Assignment Activity 5: Expand the application of basic skills learned in constructing confidence intervals and carrying out hypothesis tests for inferring the value of a single population mean to other problems such as:
Inference for comparing means of two populations (large and small samples), independent samples.
To compare the means of two populations, we need to make sure that the samples are independent. This means that the two samples were not drawn from the same population.
If the samples are independent, then we can use a t-test to compare the means. This test is used when the data is normally distributed.
If the samples are not independent, then we cannot use a t-test to compare the means. In this case, we would need to use a different type of test.
Inference for comparing means between two populations (large and small samples), paired samples.
When comparing two populations, it is important to use a paired samples t-test rather than a regular t-test. This is because when there are only small sample sizes, the variance in the population can be much greater than the variance in the sample. This will cause the test statistic (t) to be large and lead to falsely concluding that there is a statistically significant difference between the means of the two populations.
The paired samples t-test takes into account the increased variability in the larger population and gives a more accurate estimate of whether or not there is a difference between the means of the two populations.
Inference for comparing means of more than two populations using ANOVA.
The ANOVA statistic is a measure of the extent to which the means of the populations are different. It is calculated as the ratio of the within-group variance to the total variance.
The within-group variance is simply the variance of the individual observations within each population. The total variance is the sum of the variances within and between groups. Thus, the ANOVA statistic provides a measure of how much of the total variability in the data can be accounted for by differences between populations, and how much can be attributed to differences within populations.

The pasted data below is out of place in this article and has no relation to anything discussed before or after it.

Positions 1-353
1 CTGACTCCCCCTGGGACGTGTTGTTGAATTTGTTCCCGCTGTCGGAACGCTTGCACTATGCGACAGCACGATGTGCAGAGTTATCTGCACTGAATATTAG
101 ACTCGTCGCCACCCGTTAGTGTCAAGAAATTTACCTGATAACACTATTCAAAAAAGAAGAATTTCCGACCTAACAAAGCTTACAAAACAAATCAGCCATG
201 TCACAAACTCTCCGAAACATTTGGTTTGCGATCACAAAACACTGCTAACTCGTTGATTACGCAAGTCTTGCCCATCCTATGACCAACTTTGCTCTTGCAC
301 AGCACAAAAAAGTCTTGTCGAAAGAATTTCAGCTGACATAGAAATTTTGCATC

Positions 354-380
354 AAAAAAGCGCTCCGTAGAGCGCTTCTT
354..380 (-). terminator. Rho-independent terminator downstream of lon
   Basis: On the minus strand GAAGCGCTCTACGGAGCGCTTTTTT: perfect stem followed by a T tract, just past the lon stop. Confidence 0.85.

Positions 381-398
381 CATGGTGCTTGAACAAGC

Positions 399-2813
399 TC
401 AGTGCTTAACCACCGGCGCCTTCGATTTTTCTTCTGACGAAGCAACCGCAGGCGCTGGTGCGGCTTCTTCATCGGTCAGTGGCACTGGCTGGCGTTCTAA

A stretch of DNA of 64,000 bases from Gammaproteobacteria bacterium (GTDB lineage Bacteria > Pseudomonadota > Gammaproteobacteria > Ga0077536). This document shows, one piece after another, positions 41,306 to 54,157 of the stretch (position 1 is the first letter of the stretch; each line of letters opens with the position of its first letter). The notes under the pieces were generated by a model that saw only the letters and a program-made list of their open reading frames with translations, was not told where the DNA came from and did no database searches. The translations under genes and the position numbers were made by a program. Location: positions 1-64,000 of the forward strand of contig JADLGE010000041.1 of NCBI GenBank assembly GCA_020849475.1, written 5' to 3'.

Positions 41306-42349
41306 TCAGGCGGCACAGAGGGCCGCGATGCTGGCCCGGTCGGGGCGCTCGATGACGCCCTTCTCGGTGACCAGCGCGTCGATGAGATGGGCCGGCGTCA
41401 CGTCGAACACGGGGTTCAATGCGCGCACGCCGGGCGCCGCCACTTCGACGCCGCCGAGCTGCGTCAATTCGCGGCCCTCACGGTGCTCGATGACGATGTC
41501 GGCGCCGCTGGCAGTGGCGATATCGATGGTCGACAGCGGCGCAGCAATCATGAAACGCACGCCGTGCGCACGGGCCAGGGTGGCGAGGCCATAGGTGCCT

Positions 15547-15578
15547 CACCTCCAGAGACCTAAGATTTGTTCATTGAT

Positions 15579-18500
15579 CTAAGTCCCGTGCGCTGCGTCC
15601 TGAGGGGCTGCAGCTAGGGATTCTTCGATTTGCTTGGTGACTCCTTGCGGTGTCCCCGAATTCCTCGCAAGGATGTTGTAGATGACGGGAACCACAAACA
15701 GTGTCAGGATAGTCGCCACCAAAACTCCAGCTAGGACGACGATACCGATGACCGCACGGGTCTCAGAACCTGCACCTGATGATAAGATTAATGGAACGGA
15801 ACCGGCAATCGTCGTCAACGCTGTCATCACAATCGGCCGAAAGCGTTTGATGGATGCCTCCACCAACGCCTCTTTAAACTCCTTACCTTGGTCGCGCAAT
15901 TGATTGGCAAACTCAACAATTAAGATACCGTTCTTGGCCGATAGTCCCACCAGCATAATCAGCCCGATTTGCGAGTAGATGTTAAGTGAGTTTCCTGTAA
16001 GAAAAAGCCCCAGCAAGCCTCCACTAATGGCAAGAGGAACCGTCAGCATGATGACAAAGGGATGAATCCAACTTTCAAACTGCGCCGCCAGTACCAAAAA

Inference for a single population proportion of successes(large samples only) in a binomial experiment.
In a binomial experiment, we are interested in inferring the population proportion of successes (p) from a sample proportion of successes (x). In general, we can only make inferences for a single population proportion when the sample size is large.
There are two main methods for making inferences about a population proportion: the confidence interval approach and the hypothesis testing approach.
The confidence interval approach consists of constructing a confidence interval for the population parameter p based on the sample statistic x. We can then interpret the confidence interval to determine whether or not p is significantly different from some hypothesized value, represented by p0.
Inference for population proportions in a multinomial experiment, the χ 2 goodness of fit test.
The χ2 goodness of fit test is a measure of how well the data in a sample distribution matches the expected values for that distribution. It’s used to assess the statistical significance of differences between observed and expected frequencies.
The χ2 test is most commonly used in tests of independence, such as when testing whether or not two categorical variables are related. A multinomial experiment can be used to assess the goodness of fit for each possible combination of outcomes. This allows you to compare the observed proportions against the expected proportions and determine which pairs are significantly different.